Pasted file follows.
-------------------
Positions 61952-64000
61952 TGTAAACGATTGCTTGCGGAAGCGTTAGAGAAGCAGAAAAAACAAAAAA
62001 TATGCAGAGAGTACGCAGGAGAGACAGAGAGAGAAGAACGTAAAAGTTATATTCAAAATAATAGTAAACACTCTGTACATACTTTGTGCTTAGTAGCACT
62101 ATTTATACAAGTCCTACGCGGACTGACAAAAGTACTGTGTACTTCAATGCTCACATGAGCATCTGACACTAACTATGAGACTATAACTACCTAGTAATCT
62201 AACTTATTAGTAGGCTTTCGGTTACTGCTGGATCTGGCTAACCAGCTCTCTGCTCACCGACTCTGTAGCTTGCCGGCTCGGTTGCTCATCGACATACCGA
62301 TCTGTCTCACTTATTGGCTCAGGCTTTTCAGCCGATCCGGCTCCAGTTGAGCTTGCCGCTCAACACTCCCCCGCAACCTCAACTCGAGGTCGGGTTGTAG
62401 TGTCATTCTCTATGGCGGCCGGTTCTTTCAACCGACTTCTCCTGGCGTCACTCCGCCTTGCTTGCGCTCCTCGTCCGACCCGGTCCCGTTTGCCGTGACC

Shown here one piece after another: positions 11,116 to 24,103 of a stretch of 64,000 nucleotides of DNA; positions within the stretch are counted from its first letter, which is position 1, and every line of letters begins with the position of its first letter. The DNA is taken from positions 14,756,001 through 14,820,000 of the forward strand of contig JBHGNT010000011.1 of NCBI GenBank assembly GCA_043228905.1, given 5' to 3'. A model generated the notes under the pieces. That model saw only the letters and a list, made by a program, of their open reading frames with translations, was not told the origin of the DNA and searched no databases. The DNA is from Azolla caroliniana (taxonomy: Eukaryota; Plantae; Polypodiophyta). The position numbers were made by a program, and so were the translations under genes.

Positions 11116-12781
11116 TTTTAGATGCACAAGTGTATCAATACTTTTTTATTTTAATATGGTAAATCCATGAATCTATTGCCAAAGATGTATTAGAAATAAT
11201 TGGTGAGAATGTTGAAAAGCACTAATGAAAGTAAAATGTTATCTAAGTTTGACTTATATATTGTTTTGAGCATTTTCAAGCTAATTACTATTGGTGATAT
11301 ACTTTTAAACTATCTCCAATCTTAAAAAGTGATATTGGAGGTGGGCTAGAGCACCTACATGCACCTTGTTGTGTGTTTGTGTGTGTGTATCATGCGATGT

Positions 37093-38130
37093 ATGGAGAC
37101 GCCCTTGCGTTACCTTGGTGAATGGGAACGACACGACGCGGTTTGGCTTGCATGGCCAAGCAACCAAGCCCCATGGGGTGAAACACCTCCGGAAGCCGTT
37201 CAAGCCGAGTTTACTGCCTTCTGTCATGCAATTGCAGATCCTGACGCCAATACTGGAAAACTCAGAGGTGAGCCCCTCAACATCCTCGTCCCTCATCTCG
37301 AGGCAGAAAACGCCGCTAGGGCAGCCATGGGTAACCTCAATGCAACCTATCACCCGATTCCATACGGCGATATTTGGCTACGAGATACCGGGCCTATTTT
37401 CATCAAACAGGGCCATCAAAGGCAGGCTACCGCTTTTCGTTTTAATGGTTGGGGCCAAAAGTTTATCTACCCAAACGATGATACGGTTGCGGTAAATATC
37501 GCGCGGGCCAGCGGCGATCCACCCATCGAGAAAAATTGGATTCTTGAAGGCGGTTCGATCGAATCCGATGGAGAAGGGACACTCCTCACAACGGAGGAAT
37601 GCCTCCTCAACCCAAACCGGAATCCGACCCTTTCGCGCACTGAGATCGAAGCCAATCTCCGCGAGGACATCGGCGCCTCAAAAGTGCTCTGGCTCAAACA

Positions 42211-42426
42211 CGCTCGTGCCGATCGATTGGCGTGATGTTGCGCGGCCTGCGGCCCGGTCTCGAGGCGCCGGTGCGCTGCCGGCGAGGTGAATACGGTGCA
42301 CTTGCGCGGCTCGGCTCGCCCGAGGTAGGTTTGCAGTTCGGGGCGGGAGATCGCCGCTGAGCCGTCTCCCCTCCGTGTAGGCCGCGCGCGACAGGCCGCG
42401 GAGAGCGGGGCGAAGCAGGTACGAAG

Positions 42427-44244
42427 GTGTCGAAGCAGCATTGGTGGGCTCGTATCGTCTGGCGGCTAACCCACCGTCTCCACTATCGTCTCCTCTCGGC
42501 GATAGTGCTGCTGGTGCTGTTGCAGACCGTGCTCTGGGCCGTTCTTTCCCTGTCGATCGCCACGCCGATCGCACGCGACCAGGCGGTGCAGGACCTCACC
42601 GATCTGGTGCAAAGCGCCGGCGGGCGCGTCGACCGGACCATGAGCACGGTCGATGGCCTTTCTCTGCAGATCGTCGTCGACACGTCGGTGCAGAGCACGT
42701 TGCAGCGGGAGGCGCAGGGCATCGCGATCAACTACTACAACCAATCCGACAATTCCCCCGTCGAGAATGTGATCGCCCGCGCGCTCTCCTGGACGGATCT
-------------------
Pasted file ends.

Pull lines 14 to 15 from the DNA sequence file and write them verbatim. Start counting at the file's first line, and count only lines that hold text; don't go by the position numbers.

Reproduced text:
37093 ATGGAGAC
37101 GCCCTTGCGTTACCTTGGTGAATGGGAACGACACGACGCGGTTTGGCTTGCATGGCCAAGCAACCAAGCCCCATGGGGTGAAACACCTCCGGAAGCCGTT